1 hubby, 2 kids, 1 cat, 1 dog, 2 swallows and I've lost count how many offsprings with even more grandkids, 5 bunny girls, 5 bunny boys, 12 chickens (rooster, pullets, chicks and more about to hatch hopefully) and 4 goats with two of them expecting any day! (24.10.14)
But who's counting [;)]...

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9 years 5 months ago #497419 by Andrea1
Replied by Andrea1 on topic Goat birthing kit
Yes, you can do that now to ease her udder. Freeze the colostrum to be used just in case, always good to have some on hand. If you don't relieve her big side, it's just asking for trouble through injury, potential mastitis risk and kids being frustrated not being able to use that side and bashing the heck out of it. You can take at least half off it, and not worry about losing the colostrum for the kids, but as you say, they've had a good feed already, so should be fine.

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9 years 5 months ago #497423 by pisa
Replied by pisa on topic Goat birthing kit
thanks Andrea,
I got about a liter! She wouldn't go on the stand, too anxious to leave the kids, so I milked her while she was feeding and toward the end she was less reluctant as the pressure was less. Still too big though for the kids to get to it! Will persevere leading them to it and trying to make them lie on the ground!

Our adopted goats were so misbehaving: missing their 'herd' they had gone through two fences to be with the big girls. Mum NOT happy. Managed now to lead one big girl and the two little ones back to the main paddock. I just hope she doesn't decide to go into labour over night, her tail had dropped! Anyway, everyone's got shelter and I will do one more check later on.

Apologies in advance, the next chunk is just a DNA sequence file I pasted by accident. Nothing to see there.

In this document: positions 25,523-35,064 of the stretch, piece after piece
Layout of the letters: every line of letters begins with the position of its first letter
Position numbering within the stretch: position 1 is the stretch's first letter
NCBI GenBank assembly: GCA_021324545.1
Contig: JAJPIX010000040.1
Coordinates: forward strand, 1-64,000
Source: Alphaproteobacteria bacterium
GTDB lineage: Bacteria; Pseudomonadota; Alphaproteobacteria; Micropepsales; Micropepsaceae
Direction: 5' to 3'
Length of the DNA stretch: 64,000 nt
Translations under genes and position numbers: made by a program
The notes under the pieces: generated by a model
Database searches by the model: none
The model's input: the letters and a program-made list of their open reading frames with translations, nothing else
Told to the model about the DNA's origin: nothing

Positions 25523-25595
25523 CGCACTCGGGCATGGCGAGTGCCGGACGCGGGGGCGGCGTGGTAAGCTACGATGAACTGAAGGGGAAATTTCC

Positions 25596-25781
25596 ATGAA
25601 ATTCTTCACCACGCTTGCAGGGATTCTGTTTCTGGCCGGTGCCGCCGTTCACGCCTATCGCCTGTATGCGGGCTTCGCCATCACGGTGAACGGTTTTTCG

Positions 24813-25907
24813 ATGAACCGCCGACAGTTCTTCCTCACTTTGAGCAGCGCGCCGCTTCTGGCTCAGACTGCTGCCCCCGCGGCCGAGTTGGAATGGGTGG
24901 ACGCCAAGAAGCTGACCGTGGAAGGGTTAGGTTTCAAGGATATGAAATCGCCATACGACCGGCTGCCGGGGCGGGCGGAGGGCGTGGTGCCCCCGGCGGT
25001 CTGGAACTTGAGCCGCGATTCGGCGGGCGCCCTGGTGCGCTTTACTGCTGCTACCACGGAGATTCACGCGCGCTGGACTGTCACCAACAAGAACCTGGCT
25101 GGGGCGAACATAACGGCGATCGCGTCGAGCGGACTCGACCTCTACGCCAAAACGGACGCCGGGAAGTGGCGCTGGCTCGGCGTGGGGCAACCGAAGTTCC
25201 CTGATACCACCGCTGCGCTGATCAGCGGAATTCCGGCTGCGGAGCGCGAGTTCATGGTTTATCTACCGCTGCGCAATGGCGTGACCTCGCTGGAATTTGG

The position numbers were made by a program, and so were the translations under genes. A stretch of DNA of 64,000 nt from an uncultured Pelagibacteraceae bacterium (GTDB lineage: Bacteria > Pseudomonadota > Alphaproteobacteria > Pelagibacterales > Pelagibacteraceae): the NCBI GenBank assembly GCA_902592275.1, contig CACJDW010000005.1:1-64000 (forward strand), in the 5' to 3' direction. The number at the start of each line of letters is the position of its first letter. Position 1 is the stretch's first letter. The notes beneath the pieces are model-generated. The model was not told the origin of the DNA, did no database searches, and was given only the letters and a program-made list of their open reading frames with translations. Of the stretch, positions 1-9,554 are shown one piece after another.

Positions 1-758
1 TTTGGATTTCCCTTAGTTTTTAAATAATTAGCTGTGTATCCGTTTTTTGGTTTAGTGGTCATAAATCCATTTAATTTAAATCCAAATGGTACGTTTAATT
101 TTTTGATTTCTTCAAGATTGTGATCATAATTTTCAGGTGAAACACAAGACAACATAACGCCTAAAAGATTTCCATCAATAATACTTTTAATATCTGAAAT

I need a calming cuppa now, feeling quite zapped. Chuffed, but totally zappped. I'd forgotten how the emotional the whole process is. Even when it's going good! :D

1 hubby, 2 kids, 1 cat, 1 dog, 2 swallows and I've lost count how many offsprings with even more grandkids, 5 bunny girls, 5 bunny boys, 12 chickens (rooster, pullets, chicks and more about to hatch hopefully) and 4 goats with two of them expecting any day! (24.10.14)
But who's counting [;)]...

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9 years 5 months ago #497426 by Andrea1
Replied by Andrea1 on topic Goat birthing kit
If you help the kids by supporting a low-hanging teat up to where they can reach, they will soon figure out that milk comes out 2 sides rather than just one. The sooner they figure it out, the better, or they will always favour the one side, and she'll stay lopsided.

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9 years 5 months ago #497440 by eelcat
Replied by eelcat on topic Goat birthing kit
We hsd to do this with Mindy. We put hrr on the stand gave her food and then it was easier to hold a kid to the low slung teat. You will need to do sooner rather than later as those little things will be strong and fast in a day or two. M or F?

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1 Border collie, 1 Huntaway, 2 Lhasa Apsos, Suffolk and arapawa ewe crosses, an Arapawa ram,an East Friesian ewe , 5 cats, 42 ducks , 1 rooster and 30 hens, 5 geese, 12 goats, 2 donkeys, 2 house cows, one heifer calf, one bull calf, 3 rabbits and lots and lots and lots of fruit trees...

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9 years 5 months ago #497446 by pisa
Replied by pisa on topic Goat birthing kit
This mornings pics: the boy has the 'classic' nubian droopy ears and an interesting marking around his head. The girl's ears are standing up, like the alpines, giving her a feisty look.
One pic shows the difference in the teats quite well, especially with the girl standing behind it.

Attached files [IMG]http://app.lifestyleblock.co.nz/images/converted_files/502891=14875-DSC_0064 (500x332).jpg[/img] [IMG]http://app.lifestyleblock.co.nz/images/converted_files/502891=14876-DSC_0066 (500x332).jpg[/img] [IMG]http://app.lifestyleblock.co.nz/images/converted_files/502891=14877-DSC_0073 (500x332).jpg[/img]

1 hubby, 2 kids, 1 cat, 1 dog, 2 swallows and I've lost count how many offsprings with even more grandkids, 5 bunny girls, 5 bunny boys, 12 chickens (rooster, pullets, chicks and more about to hatch hopefully) and 4 goats with two of them expecting any day! (24.10.14)
But who's counting [;)]...